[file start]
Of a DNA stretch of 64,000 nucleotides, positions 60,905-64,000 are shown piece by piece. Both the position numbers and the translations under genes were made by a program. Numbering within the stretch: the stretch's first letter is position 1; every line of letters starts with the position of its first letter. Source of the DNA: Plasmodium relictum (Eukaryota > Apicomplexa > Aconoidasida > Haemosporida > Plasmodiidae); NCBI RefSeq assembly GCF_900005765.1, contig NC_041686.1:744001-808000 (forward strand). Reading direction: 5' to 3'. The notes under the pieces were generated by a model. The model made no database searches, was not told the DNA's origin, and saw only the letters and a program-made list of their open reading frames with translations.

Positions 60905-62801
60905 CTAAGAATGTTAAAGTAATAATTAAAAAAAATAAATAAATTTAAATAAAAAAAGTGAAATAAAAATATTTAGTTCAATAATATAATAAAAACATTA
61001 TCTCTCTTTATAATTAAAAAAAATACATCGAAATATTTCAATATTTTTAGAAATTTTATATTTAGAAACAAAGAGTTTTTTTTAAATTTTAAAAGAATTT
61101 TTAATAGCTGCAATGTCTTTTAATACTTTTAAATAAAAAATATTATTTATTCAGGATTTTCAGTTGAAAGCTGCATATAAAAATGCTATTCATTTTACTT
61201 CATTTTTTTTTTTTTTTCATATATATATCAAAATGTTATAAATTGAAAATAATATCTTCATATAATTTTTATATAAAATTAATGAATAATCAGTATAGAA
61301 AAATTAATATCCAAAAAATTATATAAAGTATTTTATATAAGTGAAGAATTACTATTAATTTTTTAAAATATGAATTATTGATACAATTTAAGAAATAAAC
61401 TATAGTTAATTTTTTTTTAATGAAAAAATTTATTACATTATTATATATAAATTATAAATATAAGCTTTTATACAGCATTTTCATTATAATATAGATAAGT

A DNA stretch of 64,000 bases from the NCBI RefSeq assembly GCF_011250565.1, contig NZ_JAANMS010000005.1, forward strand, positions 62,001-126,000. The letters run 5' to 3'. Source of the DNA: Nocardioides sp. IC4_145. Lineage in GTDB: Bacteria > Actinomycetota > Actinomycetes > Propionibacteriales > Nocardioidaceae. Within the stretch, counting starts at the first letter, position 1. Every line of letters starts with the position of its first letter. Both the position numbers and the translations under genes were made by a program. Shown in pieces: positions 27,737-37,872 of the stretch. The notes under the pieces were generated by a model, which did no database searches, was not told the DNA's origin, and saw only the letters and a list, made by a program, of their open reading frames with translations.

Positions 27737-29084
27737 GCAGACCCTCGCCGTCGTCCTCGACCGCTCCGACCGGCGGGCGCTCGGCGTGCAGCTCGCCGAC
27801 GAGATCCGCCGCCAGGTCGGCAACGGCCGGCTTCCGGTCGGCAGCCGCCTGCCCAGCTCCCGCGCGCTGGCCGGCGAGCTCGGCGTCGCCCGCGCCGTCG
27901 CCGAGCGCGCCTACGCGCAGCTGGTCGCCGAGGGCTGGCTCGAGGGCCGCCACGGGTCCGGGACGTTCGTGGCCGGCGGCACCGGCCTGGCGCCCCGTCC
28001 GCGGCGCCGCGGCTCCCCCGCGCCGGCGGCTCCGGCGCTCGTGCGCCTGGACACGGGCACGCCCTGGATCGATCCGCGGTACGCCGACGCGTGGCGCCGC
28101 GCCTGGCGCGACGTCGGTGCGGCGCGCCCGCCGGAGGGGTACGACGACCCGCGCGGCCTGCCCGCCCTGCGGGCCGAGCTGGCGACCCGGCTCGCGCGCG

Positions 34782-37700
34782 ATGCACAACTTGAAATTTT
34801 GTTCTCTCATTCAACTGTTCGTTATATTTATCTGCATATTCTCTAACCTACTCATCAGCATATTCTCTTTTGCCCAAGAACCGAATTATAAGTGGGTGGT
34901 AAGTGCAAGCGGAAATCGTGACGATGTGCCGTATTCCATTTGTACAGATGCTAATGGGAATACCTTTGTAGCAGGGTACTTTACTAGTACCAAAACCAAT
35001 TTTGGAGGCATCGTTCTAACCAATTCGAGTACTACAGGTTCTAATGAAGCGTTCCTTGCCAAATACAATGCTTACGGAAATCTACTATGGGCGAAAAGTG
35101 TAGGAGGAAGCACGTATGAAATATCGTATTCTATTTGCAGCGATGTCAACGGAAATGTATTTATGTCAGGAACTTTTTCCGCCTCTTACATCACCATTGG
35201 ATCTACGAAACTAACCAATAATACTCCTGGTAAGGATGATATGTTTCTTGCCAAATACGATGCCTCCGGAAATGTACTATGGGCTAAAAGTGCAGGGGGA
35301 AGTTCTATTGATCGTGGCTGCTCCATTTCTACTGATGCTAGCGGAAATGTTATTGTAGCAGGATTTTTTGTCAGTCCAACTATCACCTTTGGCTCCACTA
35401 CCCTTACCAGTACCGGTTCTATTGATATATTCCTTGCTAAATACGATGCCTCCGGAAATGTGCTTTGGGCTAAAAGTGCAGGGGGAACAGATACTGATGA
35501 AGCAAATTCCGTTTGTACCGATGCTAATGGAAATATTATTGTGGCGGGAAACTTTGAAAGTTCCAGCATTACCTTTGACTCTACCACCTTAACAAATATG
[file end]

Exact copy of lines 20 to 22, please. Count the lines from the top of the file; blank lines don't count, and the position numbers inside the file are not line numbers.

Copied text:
35001 TTTGGAGGCATCGTTCTAACCAATTCGAGTACTACAGGTTCTAATGAAGCGTTCCTTGCCAAATACAATGCTTACGGAAATCTACTATGGGCGAAAAGTG
35101 TAGGAGGAAGCACGTATGAAATATCGTATTCTATTTGCAGCGATGTCAACGGAAATGTATTTATGTCAGGAACTTTTTCCGCCTCTTACATCACCATTGG
35201 ATCTACGAAACTAACCAATAATACTCCTGGTAAGGATGATATGTTTCTTGCCAAATACGATGCCTCCGGAAATGTACTATGGGCTAAAAGTGCAGGGGGA